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“Dejah Thoris” #1 is the second of Dynamite’s relaunched titles for its major female heroes, and it definitely shakes things up. Writer Frank J. Barbiere and artist Francesco Manna take their title character away from everything she’s known and loved: her throne, her identity, her home and her husband. The story is fast-moving and definitely intriguing, but some issues with the dialogue and art kept it from truly grabbing me. Altogether, “Dejah Thoris” #1 is a solid read that could evolve into an excellent series, if it just makes a little more time for its characters’ emotional lives.

Plot-wise, there’s plenty that goes right in this issue. Barbiere lays down the stakes, establishes the central problem and introduces the major players with efficiency. In addition, from a relaunch perspective, the creative team makes some very interesting moves. By divorcing Dejah Thoris from her role as a princess of Mars, Barbiere makes room for a more personal story — one in which she learns about herself, rather than focusing on her kingdom. This gives new readers a chance to learn about her as a character, and it gives longtime fans a new angle to draw them in.

Unfortunately, the dialogue often distracted me with its expository blandness. Statements like “Truly, Helium is not only my home, but my world. Here I can make a difference” and “I know you think of me as just your lowly maid, but there are many things I know about this city that can save you” are too blunt to feel authentic. They summarize things about a character — their motivations, their relations to one another — that would be more satisfyingly revealed from their actual actions. I understand why the creative team moves quickly through Dejah’s life in Helium, but the dialogue doesn’t need to be quite so compromised to achieve this. There are more natural ways to convey character insights than having them simply stated aloud. This obviousness detracts from an otherwise rousing plot, and — more pressingly — it doesn’t give the characters distinct, recognizable voices.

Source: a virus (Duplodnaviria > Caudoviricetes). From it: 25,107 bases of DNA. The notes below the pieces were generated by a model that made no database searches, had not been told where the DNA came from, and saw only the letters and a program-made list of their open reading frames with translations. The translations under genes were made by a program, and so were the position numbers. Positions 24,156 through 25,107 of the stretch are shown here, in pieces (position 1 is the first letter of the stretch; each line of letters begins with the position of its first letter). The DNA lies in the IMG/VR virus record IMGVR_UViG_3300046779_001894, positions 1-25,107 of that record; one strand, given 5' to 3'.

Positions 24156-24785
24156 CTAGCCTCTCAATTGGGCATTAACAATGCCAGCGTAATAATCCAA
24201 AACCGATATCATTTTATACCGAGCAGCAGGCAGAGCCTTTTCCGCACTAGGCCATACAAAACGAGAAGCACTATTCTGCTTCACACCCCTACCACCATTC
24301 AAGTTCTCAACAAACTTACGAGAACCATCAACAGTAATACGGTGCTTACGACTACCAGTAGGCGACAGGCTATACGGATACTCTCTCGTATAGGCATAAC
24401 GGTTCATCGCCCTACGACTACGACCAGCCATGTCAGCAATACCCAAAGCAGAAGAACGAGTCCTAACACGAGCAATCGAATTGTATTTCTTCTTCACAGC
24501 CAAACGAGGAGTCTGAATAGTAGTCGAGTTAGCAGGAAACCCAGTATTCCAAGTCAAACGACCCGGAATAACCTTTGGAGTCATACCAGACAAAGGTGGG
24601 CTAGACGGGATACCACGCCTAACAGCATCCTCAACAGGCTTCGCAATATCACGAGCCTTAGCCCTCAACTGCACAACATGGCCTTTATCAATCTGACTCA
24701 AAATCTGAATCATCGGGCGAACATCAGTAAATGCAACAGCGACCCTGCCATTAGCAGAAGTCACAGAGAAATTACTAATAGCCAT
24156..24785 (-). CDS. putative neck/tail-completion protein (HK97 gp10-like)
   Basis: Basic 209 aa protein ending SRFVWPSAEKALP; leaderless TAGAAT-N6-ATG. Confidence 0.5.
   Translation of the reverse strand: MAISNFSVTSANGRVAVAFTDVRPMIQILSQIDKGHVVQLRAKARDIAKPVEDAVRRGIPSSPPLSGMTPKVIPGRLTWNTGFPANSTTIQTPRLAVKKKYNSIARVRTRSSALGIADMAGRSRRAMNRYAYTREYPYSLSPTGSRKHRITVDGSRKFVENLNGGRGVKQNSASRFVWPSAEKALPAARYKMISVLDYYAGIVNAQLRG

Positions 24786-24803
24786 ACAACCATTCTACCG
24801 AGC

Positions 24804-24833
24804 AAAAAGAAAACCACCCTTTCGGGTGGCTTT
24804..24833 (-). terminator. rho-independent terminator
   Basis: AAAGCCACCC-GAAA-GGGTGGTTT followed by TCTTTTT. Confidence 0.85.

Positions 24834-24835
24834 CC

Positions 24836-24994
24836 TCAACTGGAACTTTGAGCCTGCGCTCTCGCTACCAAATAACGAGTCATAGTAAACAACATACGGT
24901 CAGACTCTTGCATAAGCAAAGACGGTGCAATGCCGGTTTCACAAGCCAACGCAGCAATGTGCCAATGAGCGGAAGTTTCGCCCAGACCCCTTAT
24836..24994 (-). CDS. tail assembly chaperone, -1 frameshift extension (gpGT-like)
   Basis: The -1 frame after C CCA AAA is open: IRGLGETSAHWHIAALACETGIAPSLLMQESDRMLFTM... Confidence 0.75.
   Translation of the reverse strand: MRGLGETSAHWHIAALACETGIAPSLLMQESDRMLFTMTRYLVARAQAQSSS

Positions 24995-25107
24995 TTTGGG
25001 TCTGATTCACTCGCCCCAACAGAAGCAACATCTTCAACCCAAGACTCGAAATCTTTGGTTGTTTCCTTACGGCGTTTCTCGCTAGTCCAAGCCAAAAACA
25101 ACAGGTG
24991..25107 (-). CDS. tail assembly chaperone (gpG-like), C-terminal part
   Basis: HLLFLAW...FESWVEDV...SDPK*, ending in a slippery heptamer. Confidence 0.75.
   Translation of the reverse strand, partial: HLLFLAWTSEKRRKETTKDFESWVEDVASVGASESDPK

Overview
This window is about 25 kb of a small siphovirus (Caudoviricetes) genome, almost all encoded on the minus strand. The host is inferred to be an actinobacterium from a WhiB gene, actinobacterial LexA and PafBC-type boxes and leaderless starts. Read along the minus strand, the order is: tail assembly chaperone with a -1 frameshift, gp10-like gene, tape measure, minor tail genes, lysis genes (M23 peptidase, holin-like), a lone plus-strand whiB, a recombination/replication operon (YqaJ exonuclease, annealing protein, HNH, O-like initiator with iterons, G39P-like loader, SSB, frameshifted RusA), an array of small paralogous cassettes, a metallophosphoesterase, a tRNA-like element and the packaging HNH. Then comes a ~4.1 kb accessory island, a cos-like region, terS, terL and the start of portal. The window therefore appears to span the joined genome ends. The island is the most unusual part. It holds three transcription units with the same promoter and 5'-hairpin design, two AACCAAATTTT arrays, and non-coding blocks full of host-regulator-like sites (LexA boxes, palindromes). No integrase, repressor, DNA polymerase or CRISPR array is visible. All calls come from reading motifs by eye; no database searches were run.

As for the art, Manna has a great eye for body language. Whether they’re lounging in the bedroom, arguing in court or landing dramatic kicks, the characters in “Dejah Thoris” #1 are given forceful, fully-felt poses. I’m genuinely excited to see Manna draw some more fight scenes.

However, Manna’s faces are often expressionless or inappropriate for the scene at hand. Unfortunately, this exacerbates some of the problems with the dialogue; when wooden dialogue combines with wooden faces, it’s difficult to read the characters’ emotions. In many scenes, the body language was strong enough to compensate, but — in some of the conversations — I wished for more expressive faces.

Morgan Hickman’s colors, however, are wonderfully lively, balancing the bolder science fiction aesthetic with more tempered, modern shading. It’s difficult to convey the idea of “desert, but somehow quite habitable,” but Hickman manages it. She adds shades of fleshy pink to the tans and yellows of the Mars sands, giving them more drama and warmth.

Overall, the shakeup in Dejah’s status quo is something to be applauded. The creative team has given me reasons to read the next issue, but hasn’t yet given me an emotional reason to root for the protagonist. With a stronger character voice to match this strong character, “Dejah Thoris” could become quite a success.